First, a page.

Eh okay. I know that a cartoon featuring two young musicians may not seem the best of the bases from which to start, but for Carole and Tuesday the "Don't judge a work by the cover" applies. Even if the story is simple and perhaps already seen, a music-based show must excel only in music. And Carole and Tuesday includes some of the most beautiful songs ever heard in an anime. The futuristic setting smells of Cowboy Bebop enough to make you pass over the not very intricate (but still sufficient) plot. 24 episodes that will pass without even realizing it, 20 songs that will remain in your head for a long time.
4. The Get Down (Netflix)
Let's stick to music with a show whose only fault was going out in the same period as Stranger Things.
Anno 1977, the Bronx is on fire, but from its ashes one of the most influential subcultures of the last decades is emerging. The Get Down takes you into the world where hip-hop was born, following Zeke's rise to fame, accompanied by the Get Down Brothers. A very classic "Zero to hero" able to involve anyone, with good subplots and a setting a half between past and present, made perfectly. A season divided into two, twelve episodes in all, but it deserved many more.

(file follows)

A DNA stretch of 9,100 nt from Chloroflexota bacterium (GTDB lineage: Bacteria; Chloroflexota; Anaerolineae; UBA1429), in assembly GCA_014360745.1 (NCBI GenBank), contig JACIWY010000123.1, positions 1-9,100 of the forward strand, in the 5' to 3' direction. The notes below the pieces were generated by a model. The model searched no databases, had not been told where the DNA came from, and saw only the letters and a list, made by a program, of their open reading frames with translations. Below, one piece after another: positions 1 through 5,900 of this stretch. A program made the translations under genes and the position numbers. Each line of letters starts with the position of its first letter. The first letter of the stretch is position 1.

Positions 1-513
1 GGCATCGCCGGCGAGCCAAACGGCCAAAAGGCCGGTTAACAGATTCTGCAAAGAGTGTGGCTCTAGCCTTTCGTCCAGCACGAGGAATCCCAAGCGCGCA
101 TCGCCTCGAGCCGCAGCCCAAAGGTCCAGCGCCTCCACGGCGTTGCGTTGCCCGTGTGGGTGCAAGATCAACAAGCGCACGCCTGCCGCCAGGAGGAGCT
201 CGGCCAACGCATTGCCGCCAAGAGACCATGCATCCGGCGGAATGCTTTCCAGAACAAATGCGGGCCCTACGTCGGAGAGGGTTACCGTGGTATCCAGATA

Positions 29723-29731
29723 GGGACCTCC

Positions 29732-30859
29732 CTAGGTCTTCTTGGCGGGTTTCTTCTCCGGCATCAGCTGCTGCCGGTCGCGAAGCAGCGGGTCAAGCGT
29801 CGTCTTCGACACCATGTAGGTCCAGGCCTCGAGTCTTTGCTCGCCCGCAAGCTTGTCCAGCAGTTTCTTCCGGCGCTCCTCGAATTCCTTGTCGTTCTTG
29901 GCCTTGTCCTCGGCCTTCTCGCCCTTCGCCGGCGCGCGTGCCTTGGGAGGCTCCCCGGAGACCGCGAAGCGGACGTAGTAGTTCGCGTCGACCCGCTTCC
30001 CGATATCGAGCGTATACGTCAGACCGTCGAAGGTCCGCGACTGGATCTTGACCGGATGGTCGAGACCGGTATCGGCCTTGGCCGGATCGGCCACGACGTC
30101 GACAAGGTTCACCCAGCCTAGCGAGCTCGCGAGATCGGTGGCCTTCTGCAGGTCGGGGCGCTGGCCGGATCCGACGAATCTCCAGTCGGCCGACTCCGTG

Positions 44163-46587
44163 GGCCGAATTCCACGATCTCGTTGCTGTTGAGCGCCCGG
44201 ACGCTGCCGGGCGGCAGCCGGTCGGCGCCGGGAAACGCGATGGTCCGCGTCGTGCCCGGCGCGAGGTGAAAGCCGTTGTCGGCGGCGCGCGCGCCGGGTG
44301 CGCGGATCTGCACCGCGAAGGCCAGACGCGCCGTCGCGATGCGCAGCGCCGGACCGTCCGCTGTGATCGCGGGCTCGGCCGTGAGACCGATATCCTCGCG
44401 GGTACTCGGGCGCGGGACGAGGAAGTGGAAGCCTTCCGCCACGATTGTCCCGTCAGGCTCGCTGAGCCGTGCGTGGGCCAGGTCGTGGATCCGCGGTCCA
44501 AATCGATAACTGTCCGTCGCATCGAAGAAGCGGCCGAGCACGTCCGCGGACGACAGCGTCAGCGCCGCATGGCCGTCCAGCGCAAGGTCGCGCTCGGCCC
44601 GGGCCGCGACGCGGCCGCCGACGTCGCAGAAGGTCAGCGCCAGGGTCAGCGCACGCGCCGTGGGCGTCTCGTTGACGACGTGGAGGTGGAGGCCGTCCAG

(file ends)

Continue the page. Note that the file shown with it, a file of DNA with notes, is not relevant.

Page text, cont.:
5. Marvelous Mrs. Maisel (Amazon Prime)
Yes, this series really exists, it's not just an advertisement on Twitch. And it is exceptional.
50s, New York, after being left by her husband, Midge Maisel finds herself in a dressing gown on the stage of an Open Mic bar. Catapulted into the world of stand-up comedy from a hangover, Midge moves between the difficulties of being a woman and a comedian in the 50s. An overwhelming, funny and beautifully acted series, to be strictly watched in the original language, with costumes beyond imaginable. Did they all really dress so well in the 50s? Because in this case I require a law that obliges us all to dress like this.